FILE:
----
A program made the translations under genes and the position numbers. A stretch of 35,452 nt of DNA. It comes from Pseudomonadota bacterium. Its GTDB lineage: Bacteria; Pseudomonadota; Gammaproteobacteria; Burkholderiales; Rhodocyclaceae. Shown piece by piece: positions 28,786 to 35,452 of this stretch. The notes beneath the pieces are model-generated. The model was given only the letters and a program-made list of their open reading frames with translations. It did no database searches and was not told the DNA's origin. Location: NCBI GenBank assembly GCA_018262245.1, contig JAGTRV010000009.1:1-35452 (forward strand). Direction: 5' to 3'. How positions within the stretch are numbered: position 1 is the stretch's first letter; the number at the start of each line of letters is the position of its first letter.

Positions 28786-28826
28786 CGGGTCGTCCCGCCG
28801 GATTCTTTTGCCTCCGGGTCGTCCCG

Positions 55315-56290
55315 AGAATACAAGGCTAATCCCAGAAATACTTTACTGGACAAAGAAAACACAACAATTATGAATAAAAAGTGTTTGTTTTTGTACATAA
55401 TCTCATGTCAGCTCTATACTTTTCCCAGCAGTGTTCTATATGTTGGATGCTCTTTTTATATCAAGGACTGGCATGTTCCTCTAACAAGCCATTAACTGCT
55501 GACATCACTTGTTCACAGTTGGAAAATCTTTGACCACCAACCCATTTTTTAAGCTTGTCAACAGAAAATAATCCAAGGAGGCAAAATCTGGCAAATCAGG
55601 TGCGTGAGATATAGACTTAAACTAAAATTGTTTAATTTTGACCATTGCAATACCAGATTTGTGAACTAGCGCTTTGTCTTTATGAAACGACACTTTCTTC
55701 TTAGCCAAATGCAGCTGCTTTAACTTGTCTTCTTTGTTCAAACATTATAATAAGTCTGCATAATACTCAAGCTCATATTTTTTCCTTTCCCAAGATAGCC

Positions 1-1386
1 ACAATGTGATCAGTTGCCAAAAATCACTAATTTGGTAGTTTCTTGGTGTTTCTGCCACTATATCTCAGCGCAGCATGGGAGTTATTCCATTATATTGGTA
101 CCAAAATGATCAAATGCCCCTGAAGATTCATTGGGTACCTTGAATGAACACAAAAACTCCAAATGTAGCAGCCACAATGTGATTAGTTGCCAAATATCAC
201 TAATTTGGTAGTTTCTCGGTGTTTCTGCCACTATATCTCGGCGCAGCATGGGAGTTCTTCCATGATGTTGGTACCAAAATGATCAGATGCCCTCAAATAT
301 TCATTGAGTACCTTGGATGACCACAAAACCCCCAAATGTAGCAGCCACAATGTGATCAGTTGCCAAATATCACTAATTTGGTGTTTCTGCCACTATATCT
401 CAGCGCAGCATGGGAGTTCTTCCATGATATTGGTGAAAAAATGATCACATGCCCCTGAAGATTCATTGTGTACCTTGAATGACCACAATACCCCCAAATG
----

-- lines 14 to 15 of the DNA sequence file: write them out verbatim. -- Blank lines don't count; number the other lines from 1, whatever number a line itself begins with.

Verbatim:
201 TAATTTGGTAGTTTCTCGGTGTTTCTGCCACTATATCTCGGCGCAGCATGGGAGTTCTTCCATGATGTTGGTACCAAAATGATCAGATGCCCTCAAATAT
301 TCATTGAGTACCTTGGATGACCACAAAACCCCCAAATGTAGCAGCCACAATGTGATCAGTTGCCAAATATCACTAATTTGGTGTTTCTGCCACTATATCT